Et tu, Madison Avenue?
It takes a lot for pop culture to truly shock me these days. But the week delivered an honest-to-goodness jolt in the form of not one but two new commercials featuring an unlikely pitchman: Charlie Sheen.
Given the bad-boy actor has already secured a comeback vehicle in the form of his own FX comedy series bowing this summer, perhaps it should come as no surprise that both DirecTV and Fiat saw fit to employ his services. But it's one thing for a TV show to implicitly condone the contemptible actions of a wayward celebrity by rewarding him or her with work; it's quite another when the employer is a marketer.
The advertising world has always been something of a moral backstop to the excesses of the TV industry. Should a network take things too far as far as its programming was concerned, corporate America could always be counted on to exert a countervailing force by withdrawing its support. An advertiser would get the faintest whiff of consumer backlash, and a finger would get wagged in a naughty network's direction.
I get it. Madison Avenue ultimately has to play the same game as Hollywood: get attention for its content by any means necessary. But there seemed to be a time not too long ago when a blue-chip marketer like DirecTV would avoid anything improper in fear of a boycott.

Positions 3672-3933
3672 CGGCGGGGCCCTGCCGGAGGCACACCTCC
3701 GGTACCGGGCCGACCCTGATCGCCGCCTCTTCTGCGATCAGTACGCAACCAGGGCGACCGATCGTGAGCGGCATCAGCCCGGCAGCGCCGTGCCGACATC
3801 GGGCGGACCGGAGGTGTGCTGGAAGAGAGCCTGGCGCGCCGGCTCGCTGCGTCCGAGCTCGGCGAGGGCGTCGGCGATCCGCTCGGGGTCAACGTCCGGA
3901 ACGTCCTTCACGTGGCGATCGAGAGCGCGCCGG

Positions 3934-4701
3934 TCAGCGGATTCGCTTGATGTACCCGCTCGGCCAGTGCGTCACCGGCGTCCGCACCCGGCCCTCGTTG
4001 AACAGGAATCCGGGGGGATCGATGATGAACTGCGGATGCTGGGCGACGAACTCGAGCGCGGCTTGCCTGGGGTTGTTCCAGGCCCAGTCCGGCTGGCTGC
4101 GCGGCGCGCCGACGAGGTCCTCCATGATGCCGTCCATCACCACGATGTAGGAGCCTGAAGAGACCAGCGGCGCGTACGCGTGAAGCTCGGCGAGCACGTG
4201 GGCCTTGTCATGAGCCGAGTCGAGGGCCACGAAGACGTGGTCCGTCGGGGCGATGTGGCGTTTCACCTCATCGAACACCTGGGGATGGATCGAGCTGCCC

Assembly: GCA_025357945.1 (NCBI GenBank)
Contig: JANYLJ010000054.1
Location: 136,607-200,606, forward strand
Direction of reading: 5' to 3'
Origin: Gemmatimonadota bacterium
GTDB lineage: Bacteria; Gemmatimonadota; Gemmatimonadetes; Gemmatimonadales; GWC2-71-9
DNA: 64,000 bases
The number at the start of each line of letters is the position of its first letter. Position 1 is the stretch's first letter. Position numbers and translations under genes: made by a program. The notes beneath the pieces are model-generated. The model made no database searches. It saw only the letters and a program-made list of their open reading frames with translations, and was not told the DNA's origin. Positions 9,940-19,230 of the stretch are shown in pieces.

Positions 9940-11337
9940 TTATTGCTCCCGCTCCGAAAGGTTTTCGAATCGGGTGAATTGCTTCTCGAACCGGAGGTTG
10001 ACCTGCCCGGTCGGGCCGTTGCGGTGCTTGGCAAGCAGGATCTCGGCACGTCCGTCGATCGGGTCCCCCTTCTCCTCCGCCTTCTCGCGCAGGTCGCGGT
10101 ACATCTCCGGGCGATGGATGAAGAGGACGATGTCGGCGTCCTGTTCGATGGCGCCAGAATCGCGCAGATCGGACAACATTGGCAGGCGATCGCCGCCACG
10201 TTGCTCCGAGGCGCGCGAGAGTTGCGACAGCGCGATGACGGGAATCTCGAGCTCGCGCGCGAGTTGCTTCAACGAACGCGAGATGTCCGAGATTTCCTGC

The DirecTV ad feels the more egregious of the two because Sheen's inclusion in the satcaster's usual cable-bashing absurdist riff feels random and disconnected from the product. As far as Fiat goes, the ad at least makes sense: As Ad Age points out, the car he's shilling is all about getting in touch with your inner rebel.
The litany of Sheen's misdeeds are by no so well-documented that they don't need rehashing here. If anything, his lenghty rap sheet has helped bombard Americans with so much celebrity contretemps that Madison Avenue probably assumes the public has become too jaded to be outraged anymore.
My disgust isn't really about Sheen per se anyway. What sticks in the craw here is my fear they are taking us on a slippery-slope slide that lasts a few too many millimeters. Will the window of time continue to close between a public figure's seemingly unforgivable infraction and the sickening moment when he or she can capitalize on the notoriety it brings them?
TMZ is reporting a former star of MTV's "16 and Pregnant" was just arrested for shoplifting a pregnancy kit from her local Wal-mart...how quickly can First Response produce a commercial featuring their most passionate customer?
Uptight as Madison Avenue might often seem, there's something reassuring about its schoolmarm-ish sense of morality. And though it's been eroding for quite some time, the double blast of Sheen feels like an unwelcome acceleration of that trend, and a bridge too far.